Comcast senior executive vice president David L. Cohen will be “stepping away from his many operational roles” at the end of the year, Comcast Chairman and CEO Brian Roberts announced in a letter yesterday.
Cohen will retain his title through the end of 2020, while focusing on “a succession process” that he and Roberts have been discussing for a year, Roberts said.
After 2020, Cohen will transition to being a senior advisor to Roberts and other top Comcast executives.
Cohen joined Comcast in 2002, when it was merging with AT&T Broadband, and has continued to work closely with Roberts through the company’s acquisition of NBC Universal, completed in 2013, and of Sky in 2018.
Cohen is also a political player. He served as chief of staff for Ed Rendell when Rendell was mayor of Philadelphia in the 1990s and is credited with helping the city to avert bankruptcy, and held the first fundraiser for Joe Biden’s presidential bid in April, reported NBC Philadelphia.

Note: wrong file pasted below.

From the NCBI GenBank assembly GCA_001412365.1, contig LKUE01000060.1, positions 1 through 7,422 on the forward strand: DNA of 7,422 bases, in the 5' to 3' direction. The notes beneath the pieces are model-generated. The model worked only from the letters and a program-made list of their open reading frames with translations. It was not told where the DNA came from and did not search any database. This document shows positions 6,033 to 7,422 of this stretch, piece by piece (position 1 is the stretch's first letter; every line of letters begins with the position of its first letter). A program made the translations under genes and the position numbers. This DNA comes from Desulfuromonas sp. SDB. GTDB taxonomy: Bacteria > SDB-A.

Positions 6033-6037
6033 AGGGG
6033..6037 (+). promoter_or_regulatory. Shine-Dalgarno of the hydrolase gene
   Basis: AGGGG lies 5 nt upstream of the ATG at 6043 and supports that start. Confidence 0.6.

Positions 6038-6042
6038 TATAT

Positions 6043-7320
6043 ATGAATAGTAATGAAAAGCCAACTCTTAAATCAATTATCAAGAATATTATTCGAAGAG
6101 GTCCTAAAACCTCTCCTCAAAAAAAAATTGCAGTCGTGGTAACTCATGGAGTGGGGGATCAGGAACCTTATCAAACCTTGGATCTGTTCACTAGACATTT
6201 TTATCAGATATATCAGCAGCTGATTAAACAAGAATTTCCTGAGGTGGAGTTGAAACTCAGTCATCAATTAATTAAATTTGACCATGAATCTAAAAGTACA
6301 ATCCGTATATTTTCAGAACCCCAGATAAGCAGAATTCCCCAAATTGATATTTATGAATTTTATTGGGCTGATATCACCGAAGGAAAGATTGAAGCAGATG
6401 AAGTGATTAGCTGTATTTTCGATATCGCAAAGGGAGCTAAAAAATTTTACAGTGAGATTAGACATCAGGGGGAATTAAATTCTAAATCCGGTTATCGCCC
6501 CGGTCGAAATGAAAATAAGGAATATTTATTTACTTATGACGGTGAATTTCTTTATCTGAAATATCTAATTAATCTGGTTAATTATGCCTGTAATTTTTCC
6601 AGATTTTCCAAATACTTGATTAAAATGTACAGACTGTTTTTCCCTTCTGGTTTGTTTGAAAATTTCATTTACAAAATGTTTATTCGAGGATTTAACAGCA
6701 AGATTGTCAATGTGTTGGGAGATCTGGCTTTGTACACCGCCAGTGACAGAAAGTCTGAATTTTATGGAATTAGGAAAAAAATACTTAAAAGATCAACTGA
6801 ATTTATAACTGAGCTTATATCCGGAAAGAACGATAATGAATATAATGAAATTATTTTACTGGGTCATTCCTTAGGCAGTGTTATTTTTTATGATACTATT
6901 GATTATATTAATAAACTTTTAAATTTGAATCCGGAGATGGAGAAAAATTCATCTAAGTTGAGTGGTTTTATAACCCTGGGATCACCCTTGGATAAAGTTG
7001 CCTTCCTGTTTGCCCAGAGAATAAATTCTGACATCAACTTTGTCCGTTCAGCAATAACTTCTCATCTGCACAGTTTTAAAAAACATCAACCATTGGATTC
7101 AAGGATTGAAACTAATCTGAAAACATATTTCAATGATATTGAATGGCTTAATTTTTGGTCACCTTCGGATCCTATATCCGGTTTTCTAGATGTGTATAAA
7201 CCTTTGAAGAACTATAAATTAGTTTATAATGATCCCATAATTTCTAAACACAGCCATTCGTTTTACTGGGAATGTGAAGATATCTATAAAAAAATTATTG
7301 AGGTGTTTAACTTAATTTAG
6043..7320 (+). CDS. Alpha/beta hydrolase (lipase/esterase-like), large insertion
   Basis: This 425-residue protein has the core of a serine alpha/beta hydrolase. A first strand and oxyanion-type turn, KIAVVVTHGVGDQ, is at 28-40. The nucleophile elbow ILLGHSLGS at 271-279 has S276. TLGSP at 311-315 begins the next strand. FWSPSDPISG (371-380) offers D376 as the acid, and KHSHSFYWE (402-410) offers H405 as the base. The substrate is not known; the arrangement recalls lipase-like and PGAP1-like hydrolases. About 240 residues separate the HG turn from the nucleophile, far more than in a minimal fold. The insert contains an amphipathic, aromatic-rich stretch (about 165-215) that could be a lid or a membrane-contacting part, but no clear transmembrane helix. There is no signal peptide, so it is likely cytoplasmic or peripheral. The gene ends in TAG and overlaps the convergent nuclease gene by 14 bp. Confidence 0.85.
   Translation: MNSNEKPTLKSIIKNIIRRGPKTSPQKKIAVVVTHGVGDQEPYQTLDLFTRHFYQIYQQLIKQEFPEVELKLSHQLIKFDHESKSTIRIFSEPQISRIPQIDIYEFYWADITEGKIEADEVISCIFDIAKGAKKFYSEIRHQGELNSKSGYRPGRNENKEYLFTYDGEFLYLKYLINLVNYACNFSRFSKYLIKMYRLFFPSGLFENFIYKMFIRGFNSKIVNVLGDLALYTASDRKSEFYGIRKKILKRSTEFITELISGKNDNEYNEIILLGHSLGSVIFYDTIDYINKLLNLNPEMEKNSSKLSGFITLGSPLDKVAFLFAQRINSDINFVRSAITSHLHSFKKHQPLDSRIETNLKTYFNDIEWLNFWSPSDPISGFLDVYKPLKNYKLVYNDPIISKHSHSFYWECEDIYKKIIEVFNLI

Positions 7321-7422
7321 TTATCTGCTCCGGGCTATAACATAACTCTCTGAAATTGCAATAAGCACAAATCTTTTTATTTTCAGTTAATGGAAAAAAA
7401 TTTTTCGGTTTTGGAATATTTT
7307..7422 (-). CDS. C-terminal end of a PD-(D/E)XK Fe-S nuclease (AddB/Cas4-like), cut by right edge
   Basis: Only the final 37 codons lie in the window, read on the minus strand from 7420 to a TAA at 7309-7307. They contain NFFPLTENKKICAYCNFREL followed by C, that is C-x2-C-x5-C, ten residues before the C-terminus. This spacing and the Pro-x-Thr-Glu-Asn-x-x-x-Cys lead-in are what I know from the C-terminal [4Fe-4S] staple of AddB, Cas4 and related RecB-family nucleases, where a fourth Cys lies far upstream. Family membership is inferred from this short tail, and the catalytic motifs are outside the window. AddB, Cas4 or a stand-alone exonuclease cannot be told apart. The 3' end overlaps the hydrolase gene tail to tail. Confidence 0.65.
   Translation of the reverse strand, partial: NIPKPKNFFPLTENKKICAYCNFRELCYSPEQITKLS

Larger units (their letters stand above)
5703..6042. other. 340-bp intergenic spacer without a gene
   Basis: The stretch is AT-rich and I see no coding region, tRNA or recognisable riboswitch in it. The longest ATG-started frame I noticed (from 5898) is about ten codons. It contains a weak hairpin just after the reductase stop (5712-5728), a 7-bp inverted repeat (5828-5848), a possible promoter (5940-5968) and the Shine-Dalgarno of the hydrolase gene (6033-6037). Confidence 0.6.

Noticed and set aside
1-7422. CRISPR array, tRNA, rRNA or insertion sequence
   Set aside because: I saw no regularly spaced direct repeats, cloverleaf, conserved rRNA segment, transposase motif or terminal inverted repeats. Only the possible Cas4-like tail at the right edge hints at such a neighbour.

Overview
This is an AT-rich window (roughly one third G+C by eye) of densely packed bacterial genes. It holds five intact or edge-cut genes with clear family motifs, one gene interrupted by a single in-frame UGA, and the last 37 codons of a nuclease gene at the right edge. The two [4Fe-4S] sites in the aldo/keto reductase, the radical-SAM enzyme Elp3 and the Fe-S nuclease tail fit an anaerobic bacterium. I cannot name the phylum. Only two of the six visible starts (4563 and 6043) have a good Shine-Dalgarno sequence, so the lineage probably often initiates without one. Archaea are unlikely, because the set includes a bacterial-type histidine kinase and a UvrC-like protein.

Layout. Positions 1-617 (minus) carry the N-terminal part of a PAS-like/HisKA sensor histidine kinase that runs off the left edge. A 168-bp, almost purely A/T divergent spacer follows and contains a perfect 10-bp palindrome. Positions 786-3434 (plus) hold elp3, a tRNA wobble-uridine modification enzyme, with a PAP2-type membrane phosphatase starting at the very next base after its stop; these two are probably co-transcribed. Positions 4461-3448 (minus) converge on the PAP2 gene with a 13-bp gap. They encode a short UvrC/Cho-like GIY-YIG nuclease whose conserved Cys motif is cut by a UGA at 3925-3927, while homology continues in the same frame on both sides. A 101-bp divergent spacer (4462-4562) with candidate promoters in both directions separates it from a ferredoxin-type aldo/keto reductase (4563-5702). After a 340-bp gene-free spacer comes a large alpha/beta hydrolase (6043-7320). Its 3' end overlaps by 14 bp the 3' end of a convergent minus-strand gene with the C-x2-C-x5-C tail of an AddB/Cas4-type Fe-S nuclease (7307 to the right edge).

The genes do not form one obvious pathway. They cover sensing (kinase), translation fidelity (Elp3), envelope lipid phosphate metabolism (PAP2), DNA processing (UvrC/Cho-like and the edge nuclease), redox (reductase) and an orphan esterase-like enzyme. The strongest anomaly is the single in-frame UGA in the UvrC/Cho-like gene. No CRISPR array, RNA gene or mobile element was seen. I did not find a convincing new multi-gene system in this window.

"I cannot let the moment pass without expressing my heartfelt thanks and appreciation to all of you for everything you do to make our company the leading news, sports, and journalism company that it is," Cohen wrote in a letter thanking Comcast employees and Roberts. "I consider myself truly fortunate to have had the opportunity to partner and work with all of you."
In other Comcast news, the company yesterday announced that it will unveil NBCUniversal’s plans for its upcoming Peacock streaming service, including the platform’s “overarching strategy,” in an investor meeting on January 16.
So far, NBCU has revealed little about Peacock other than that it will launch next April, and will have dual tiers: one paid subscription and the other advertising-supported. The AVOD version could be offered as a cheaper subscription plan, but recent reports have indicated that the company may be leaning toward making it free to all consumers.